I was never good at it, but I’ve always been a fan of the great American pastime—baseball.
We played ball in the street or at Violet Field — an empty sandlot commandeered by some neighborhood kids who turned it into a ball field. With a makeshift backstop and metal garbage can lids for bases, we spent many warm summer days in our field of dreams.
I grew up watching Mickey Mantle, Roger Maris, Nellie Fox, Yogi Berra, Roberto Clemente, Ernie Banks, Wille Mays, Ron Santo, Hank Aaron, Sandy Koufax, and many more than I can list here.
I cheered on the 1959 “Go Go” White Sox and filled my cheek with a ball of raisins pretending to be chewing tobacco just like my hero, second baseman Nellie Fox.
I’m also a diehard Cub fan, and a Wrigley Field addict. There’s something about nostalgic baseball that makes me feel young again and there is nothing more nostalgic than sitting in the “Friendly Confines” on a hot, sunny day, with a hot dog in one hand and a cold drink in the other. The scene is symbolic to American culture.
Built in 1914, it is the second oldest major league ballpark in the country. Wrigley was the first ballpark to build a permanent concession stand — first to install an organ — the first park that allowed fans to keep foul balls — first to have a Ladies Day and the first to have all of its games televised to its hometown audience. It was the last to install lights for night games. In 2007 the American Institute of Architects ranked Wrigley at No. 31 among the top 150 buildings of “America’s Favorite Architecture.”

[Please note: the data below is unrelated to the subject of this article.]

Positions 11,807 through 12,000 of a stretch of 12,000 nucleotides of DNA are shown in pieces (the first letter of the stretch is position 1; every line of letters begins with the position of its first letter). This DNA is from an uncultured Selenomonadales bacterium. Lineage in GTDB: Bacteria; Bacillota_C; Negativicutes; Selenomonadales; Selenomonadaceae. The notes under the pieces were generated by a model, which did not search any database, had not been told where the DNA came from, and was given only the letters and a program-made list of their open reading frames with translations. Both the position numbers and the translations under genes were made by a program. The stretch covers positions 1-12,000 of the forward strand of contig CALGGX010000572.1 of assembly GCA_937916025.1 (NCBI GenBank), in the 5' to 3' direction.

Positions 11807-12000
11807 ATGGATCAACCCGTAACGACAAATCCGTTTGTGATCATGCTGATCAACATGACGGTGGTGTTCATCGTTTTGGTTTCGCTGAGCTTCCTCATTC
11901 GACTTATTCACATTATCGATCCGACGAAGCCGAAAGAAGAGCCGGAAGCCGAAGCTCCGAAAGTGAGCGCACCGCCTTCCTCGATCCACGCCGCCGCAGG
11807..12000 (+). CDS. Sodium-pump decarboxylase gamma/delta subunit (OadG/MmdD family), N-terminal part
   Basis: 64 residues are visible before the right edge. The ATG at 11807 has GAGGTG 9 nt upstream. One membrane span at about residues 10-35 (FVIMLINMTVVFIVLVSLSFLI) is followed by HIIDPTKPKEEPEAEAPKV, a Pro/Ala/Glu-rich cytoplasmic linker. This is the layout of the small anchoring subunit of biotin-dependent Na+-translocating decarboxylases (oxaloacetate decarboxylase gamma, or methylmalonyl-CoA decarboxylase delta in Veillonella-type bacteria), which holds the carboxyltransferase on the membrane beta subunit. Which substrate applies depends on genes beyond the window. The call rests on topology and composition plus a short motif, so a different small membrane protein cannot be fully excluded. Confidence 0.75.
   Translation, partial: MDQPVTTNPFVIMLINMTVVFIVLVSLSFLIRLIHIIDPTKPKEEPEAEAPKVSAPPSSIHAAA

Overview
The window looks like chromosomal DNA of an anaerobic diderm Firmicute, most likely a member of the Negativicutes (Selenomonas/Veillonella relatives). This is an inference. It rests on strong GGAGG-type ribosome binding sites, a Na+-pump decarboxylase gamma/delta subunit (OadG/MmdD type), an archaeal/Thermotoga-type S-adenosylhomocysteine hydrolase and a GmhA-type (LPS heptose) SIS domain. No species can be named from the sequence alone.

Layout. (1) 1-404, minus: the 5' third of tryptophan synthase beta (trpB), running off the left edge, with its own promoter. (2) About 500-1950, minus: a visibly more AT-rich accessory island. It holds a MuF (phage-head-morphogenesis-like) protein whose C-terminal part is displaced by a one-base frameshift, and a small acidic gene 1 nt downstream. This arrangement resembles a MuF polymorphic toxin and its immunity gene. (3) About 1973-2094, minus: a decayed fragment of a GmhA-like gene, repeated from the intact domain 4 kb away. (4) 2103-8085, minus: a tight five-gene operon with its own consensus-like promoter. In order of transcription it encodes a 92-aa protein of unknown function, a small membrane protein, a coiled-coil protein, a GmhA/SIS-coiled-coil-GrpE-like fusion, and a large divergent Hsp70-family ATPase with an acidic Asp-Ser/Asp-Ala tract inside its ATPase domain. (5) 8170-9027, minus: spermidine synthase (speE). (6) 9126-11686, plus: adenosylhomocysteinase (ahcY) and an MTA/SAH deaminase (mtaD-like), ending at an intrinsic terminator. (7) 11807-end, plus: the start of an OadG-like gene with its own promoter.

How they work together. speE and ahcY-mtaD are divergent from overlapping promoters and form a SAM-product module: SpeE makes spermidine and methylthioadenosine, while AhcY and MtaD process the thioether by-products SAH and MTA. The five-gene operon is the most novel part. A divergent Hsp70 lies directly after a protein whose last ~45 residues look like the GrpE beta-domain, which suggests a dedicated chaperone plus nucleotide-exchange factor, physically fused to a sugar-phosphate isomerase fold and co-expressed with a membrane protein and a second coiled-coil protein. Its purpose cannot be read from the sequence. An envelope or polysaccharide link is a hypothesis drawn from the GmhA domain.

While almost every other major league team has been modernized with new stadiums, Wrigley Field is a genuine article of living history and the guardian of baseball’s hallowed ground. Legends like Hack Wilson, Gabby Hartnett, Babe Ruth, Lou Gehrig, Ted Williams, Dizzy Dean, Joe DiMaggio, Stan Musial, Jackie Robinson, and countless others have graced the green grass between her baselines. Only Boston’s Fenway Park can make the same claim.
One of the most revered moments in baseball history occurred at Wrigley when Babe Ruth hit his “called shot” home-run in the 1932 World Series.
On a bright summer day in 2008, WGN broadcast the first few innings of a throwback game at Wrigley Field. Airing in black and white, the teams donned 1948 uniforms. WGN employed the same camera angles and basic graphics used in 50s era television. It stirred up memories of Violet Field and baseball card collections. I wanted to beat my fist against the pocket of my old leather mitt and grip my Louisville Slugger just one more time.
I, unfortunately am a baseball fan in a city with two teams of which both have been mediocre at best—experiencing only ten World Series appearances in the last one-hundred years. But this year’s young and talented Chicago Cubs have raised my hopes.
These “Lovable Losers” may just discard their underdog status as they challenge the guard of the National League Central Division. Even better—they make me feel like a kid again.
(a Latin phrase which loosely translates to — Lets Go Cubs)